Standing at four feet, seven inches tall, Santa Fe by way of London actor Hugh Elliot is used to last-minute phone calls around this time. They also tend to come during the holidays.
“Obviously that happens,” Elliot says in his deep, British baritone. “Fortunately, due to the hard work of people other than myself—people like Peter Dinklage from Game of Thrones—things are changing.”
The change, the actor says, is a slow but welcome one.
“You know, 30 years ago, when you saw an African-American guy with a big Afro on a cop show, that was already radical. Now, he or she is the lieutenant on the show, the top actor, and nobody notices. So, it’s kind of like that.”
He continues, “There are less Little People than there are black people or one-legged lesbians, but it’s definitely progress.”
An accomplished film, stage and voice-over actor who’s worked with both A-list actors and “really obnoxious, full of themselves” B-listers, the thespian says he takes pigeonhole casting in stride. Last St. Patrick’s Day, for example, he played a leprechaun at the International Green Ideas Show in Albuquerque and was asked to hand out coin-shaped chocolates to children in attendance.
“It was fun. You just get into the character,” he says, without a hint of embarrassment. “I’m sort of over that now, at this point.”
Not so, Elliot says, in his younger days. One particularly painful experience was a school production of Snow White and the Seven Dwarves.
“I hated it because it was stereotyped and it was BS,” he recalls. “But now, I’m a SAG actor, [and] they pay you very well. Everyone’s got their price,” he says with a laugh, adding that he’s “taking advantage of it; Little People are sort of in at the moment.”
According to Dennis Otsuka, president of the Little People of America’s “Chili Peppers” group (which includes all of New Mexico and El Paso, Texas), the chapter only has 30 active members. In contrast, he explains to SFR, “San Diego is probably three of four times larger than us,” making Elliot a minority within a minority.
That didn’t stop him from settling in Santa Fe. He came here on holiday in 1994 and, like many artists before him, never left.
“Santa Fe is lifestyle, not a career,” he points out.
Reminiscing about gigs where height did not play a factor—like playing the role of Dr. Einstein in a theater production of Arsenic and Old Lace three years ago—his face lights up. One print review, he recalls, referred to the casting decision as “brilliant.”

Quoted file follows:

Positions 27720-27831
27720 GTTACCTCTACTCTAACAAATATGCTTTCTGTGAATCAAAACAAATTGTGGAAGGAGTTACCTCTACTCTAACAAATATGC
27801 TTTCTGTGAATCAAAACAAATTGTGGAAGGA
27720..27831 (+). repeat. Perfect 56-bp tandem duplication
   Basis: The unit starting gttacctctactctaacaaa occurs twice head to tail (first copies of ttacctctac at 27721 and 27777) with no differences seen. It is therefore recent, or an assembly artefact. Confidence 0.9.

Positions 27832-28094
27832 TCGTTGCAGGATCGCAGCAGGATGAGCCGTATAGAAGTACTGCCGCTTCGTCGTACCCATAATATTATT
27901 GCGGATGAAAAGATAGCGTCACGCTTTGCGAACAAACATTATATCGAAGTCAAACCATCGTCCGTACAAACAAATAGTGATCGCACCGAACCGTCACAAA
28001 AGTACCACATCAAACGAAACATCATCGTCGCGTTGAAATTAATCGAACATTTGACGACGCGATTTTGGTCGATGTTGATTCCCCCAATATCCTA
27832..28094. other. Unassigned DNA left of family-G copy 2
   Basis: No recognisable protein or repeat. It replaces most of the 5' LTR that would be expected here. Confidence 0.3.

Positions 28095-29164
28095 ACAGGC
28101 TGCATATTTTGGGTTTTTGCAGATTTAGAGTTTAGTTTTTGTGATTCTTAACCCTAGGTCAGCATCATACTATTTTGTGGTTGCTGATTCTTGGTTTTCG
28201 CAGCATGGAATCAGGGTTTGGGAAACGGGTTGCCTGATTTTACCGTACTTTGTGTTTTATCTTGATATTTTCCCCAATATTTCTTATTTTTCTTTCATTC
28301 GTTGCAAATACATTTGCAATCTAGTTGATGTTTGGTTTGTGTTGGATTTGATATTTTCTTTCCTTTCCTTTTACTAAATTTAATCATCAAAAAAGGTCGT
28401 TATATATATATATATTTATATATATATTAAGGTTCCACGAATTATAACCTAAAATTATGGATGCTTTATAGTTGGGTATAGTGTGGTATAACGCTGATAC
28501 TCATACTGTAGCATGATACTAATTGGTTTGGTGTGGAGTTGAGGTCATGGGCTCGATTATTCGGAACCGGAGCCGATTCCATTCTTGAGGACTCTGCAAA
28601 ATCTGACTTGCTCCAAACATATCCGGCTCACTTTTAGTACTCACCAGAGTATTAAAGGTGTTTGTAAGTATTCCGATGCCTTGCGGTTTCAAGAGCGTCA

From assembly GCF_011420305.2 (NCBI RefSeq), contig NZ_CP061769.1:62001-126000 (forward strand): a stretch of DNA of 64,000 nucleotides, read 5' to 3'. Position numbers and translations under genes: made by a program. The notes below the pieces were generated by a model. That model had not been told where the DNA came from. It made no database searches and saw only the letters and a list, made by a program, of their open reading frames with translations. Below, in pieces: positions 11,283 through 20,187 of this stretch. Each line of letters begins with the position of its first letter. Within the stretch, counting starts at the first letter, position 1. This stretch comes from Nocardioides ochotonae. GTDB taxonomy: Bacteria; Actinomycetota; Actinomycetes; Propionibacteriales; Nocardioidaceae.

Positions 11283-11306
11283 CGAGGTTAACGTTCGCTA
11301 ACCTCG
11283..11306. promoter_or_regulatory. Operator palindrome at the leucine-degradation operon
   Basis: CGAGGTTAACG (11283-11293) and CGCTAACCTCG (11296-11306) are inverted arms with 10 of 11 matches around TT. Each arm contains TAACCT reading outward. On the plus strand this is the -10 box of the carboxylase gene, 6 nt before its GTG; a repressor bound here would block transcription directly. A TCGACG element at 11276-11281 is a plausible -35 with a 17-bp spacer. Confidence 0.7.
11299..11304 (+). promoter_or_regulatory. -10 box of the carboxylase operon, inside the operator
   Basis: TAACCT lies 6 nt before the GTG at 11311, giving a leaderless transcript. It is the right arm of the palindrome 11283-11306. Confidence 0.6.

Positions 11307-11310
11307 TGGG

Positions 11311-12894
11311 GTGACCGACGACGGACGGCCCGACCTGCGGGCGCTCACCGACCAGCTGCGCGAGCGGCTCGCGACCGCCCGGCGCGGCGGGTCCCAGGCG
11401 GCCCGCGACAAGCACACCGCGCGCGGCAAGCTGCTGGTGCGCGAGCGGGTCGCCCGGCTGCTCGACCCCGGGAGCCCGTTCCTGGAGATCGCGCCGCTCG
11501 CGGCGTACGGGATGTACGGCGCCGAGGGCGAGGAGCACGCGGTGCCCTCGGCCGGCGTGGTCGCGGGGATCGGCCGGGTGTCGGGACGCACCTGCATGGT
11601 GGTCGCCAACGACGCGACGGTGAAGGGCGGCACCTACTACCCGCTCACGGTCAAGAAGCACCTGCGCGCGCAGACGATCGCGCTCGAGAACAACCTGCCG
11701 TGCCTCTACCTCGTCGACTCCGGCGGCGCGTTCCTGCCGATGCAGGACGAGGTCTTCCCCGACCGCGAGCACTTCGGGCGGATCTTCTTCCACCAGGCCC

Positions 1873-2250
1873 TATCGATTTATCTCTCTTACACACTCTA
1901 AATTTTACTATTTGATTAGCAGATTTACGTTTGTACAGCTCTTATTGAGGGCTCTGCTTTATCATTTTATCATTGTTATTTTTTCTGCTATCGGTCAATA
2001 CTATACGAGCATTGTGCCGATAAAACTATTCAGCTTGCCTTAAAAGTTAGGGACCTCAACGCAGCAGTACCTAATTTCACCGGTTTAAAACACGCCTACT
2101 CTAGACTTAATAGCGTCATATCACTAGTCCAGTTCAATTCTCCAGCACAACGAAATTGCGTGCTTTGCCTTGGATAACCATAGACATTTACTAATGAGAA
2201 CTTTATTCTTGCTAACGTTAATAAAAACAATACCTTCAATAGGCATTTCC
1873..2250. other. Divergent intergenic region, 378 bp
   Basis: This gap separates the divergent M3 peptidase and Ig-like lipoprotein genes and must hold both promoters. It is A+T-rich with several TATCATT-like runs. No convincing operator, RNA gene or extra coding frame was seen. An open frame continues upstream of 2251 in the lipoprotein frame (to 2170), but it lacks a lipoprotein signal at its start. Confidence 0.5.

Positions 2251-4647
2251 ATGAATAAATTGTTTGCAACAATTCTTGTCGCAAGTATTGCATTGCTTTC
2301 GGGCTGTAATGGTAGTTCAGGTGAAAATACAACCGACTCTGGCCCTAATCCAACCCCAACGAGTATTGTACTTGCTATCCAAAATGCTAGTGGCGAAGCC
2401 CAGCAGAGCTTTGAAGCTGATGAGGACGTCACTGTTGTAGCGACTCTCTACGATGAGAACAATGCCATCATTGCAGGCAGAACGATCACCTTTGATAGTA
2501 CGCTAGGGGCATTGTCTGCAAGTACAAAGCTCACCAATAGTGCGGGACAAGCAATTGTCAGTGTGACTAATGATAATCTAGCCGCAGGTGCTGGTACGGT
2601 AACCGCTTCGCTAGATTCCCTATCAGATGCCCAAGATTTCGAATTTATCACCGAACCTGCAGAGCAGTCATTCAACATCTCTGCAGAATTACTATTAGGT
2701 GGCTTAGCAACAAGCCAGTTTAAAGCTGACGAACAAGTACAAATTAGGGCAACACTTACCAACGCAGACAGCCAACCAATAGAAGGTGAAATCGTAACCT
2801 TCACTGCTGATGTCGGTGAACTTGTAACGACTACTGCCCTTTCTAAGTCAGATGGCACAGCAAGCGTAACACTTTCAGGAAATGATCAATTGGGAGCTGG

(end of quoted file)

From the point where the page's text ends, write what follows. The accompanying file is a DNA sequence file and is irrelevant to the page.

“My colleagues were pretty jealous of that, but what can you do?” he says.
It’s on a movie set, however, that Elliot feels the most at home.
“I tell you, it’s just the creative process,” he says. “It’s very expensive—a movie set, $30-$40,000 an hour—so nobody is sitting around doing nothing, and if they are, they look like they’re doing something. Everyone is focused on the goal.”
He recalls an old Hollywood saying that if you get to the set during daylight, you’re late, and if you leave it during daylight, it means you got fired.
Tinseltown, Elliot hopes, will be at the forefront of change.
“Once they see it as a problem, they’ll do something about it—like disability acts, or legislatively.”
Asked about his dream role, he pauses and quips: “I want to play Kareem Abdul-Jabbar.”
“Keep at it,” he suggests to the younger generation of actors that don’t fit the leading role standard. “You’ve got to follow your dream; you’ve got to want it,” he says, with passion. “The key is not to feel sorry for yourself, and B, not to think you’re special. You are an actor whether you’re tall, short, fat, whatever.
Otherwise, get a real job.”
The sentiment, however, does not apply to his desire to portray the famed NBA all-time leading scorer, as Elliot is the first to admit that he’s not very good at basketball.
“They can do stuff with CGI now, but it’s not really likely,” he jokes.
Confident enough to disclose the anecdotes of his colorful career, the actor doesn’t hesitate to share one of the “hundreds more embarrassing for them than me stories.”
One of them involves a noted producer who attempted to recruit Elliot for his movie, which at the time was beginning to film in ABQ.
Elliot recalls a pre-meeting phone conversation.
“He said, ‘By the way, Hugh, I need to ask what’s the official term—I hope you don’t mind me asking—for you people?’”
“I said, ‘British,’ and hung up the phone. That was the end of that conversation.”